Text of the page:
Cuts like this:
After cutting the ends of the sides of the drawers, you flip the guide over to cut the "pins" on the ends of the drawer front and back. Actually, you could use a different sort of joint for the back, but I'm doing dovetails all around.
Notice that the "pins" fingers give you a tapered cut — wider at the front and narrower toward the back. You also use a straight cutting router bit (instead of a dovetail bit). It's much more efficient if you use two routers. Otherwise, you would have to keep changing bits and router guides (different diameters), and calibrating the depth of cut with every change. Two routers, yes!
What you get is a very nice, strong joint.
Drawers also have bottoms. Cut a slot in the four pieces to accept the bottom, cut the bottom to size (nominal quarter-inch plywood for these drawers), and then glue everything together. I put some wood glue in a small container and use a small cheap flux brush to spread the glue on all the surfaces. Goes pretty quickly. Then clamps.
I only needed a cross clamp to square the drawer one time. Otherwise the joints kept the drawer square without any prodding. Here are three drawers installed in the pottery studio cabinet.
But of course they needed fronts. I made the wider fronts from 3/4" plywood, with a 3/4" square surround. Sanded, edges rounded, painted white.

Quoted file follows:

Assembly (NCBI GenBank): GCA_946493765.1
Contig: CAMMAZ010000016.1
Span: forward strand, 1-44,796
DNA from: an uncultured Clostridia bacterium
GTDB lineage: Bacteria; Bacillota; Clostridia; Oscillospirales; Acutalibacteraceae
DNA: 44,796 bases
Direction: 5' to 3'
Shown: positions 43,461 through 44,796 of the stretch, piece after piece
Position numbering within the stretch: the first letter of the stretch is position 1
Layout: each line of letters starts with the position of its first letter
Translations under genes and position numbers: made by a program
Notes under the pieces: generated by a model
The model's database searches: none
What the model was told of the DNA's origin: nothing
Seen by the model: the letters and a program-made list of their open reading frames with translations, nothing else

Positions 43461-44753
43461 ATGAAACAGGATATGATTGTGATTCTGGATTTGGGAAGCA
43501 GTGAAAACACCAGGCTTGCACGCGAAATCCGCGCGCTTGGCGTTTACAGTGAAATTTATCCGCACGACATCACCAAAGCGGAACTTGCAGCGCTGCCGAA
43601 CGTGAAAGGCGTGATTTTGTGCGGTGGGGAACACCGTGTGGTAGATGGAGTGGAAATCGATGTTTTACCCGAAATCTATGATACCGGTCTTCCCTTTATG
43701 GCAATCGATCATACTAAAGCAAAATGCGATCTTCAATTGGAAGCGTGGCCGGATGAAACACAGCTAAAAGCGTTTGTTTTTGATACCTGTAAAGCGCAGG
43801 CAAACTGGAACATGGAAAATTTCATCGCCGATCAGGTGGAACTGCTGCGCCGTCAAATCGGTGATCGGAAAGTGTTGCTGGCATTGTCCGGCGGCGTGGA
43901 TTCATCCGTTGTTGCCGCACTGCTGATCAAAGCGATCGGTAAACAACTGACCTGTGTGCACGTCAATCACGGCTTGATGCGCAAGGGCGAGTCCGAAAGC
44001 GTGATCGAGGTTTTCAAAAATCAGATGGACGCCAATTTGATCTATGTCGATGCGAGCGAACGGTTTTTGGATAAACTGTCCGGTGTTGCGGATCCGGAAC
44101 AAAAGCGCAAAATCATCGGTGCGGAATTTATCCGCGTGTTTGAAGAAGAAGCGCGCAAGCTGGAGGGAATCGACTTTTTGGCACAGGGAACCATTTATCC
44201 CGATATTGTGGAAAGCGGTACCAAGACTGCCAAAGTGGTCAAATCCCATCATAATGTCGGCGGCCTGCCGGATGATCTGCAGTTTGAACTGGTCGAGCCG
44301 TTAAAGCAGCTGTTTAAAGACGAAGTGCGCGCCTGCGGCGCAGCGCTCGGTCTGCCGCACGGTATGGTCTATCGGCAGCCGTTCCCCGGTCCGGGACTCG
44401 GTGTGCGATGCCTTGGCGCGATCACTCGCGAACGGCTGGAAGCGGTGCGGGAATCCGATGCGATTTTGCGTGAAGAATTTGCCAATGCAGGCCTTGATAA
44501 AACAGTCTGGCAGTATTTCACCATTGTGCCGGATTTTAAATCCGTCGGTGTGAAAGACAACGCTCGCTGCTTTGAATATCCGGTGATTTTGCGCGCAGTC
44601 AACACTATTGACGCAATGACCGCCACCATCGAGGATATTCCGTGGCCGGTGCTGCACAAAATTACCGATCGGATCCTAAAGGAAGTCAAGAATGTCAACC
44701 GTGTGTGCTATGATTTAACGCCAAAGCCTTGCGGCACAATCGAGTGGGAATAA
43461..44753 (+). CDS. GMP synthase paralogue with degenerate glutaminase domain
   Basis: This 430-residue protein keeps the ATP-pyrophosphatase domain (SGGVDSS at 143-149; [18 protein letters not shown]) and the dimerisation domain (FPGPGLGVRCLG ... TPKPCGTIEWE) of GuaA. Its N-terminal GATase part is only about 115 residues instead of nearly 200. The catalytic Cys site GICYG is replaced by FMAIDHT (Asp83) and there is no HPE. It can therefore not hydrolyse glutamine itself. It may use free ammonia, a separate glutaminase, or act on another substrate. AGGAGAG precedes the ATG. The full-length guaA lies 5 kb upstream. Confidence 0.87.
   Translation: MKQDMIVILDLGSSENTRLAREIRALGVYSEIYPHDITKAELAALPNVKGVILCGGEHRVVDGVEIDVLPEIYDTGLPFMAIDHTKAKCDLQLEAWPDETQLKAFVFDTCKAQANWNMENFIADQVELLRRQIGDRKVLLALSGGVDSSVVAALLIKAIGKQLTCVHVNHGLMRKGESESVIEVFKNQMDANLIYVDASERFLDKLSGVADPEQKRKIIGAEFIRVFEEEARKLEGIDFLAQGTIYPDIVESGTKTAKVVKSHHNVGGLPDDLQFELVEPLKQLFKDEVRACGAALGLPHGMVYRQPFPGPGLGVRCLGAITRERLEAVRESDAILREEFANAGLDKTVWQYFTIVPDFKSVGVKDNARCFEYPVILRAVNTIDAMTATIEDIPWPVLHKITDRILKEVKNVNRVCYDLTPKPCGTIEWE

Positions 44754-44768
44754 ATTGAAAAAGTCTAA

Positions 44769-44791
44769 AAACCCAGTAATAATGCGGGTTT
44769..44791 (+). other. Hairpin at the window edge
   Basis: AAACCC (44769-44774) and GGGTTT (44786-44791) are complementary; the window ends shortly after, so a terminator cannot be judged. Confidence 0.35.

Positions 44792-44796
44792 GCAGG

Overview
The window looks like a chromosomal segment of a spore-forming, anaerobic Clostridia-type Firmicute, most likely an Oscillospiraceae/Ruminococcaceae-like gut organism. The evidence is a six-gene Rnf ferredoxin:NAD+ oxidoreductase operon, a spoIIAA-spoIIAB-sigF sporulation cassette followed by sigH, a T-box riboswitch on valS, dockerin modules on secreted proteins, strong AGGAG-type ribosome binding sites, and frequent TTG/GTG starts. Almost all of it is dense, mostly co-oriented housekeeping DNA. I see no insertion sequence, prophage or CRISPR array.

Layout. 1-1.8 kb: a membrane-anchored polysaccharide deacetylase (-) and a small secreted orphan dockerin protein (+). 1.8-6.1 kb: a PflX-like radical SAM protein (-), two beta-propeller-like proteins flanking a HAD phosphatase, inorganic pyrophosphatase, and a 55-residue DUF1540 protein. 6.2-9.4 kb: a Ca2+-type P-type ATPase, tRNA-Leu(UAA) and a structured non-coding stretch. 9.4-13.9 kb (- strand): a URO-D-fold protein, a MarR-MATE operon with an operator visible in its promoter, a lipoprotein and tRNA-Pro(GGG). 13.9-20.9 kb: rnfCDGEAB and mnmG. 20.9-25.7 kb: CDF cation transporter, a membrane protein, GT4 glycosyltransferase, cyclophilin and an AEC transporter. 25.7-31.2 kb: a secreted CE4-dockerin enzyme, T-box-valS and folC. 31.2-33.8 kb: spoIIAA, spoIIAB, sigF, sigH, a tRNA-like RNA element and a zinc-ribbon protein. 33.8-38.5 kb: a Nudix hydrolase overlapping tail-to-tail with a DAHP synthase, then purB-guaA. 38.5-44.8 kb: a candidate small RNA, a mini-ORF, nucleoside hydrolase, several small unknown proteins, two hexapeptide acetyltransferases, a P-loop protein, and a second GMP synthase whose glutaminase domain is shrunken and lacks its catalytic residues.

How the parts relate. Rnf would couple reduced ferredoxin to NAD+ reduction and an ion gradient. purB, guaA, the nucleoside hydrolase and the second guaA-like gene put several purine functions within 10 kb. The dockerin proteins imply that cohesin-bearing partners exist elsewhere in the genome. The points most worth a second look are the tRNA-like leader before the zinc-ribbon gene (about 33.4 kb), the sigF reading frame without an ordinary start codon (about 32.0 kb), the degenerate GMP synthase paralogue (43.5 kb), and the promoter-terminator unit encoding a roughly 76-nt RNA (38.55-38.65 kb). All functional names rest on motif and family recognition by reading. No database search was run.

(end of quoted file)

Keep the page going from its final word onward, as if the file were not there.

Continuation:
Narrower drawer fronts were cut from solid wood. Here are the same three drawers with fronts and wire pulls.
I used full-extension drawer slides (20" in this case), with 20" deep drawers. I also sometimes will, for example, use a 20" slide with a 22" drawer, in which case the drawer won't open all the way. Personal choice. With full-extension, everything in the drawer is fully accessible.
I made another dovetail drawer for the left side of the cabinet, then made the front for it, but unfortunately was thinking of the drawer width instead of the one-inch wider opening, so now I have an extra drawer front. (No problem. I'll just build a workshop cabinet that fits the too-narrow drawer front. :-)
I used birch for the shallower pottery studio (1/2" thick) drawer sides, and am using maple for the kitchen drawers, and will use cherry for the bathroom drawers. I've run out of birch, so I'm going to shift drawer production to the kitchen and bathroom. I use half-inch birch plywood for the deeper drawers, but I've also run out of that.
The drawer fronts in the kitchen will be made out of spalted maple, which is wood that is diseased (fungal or bacterial), giving it interesting patterns. I have a bunch from a cut-down tree; it's twenty years old so it's fully dried out and stable. I originally cut pieces sized for making electric guitar bodies, but I will likely not make very many more. Hopefully there will be enough spalted maple for all the smaller kitchen drawer fronts.
This photo shows one of the billets, a drawer front cut to size, and a small end-grain cut-off to show more of what the wood looks like inside.
I just made the first normal kitchen drawer (aside from earlier side-loading ones). This is what it looks like from the front.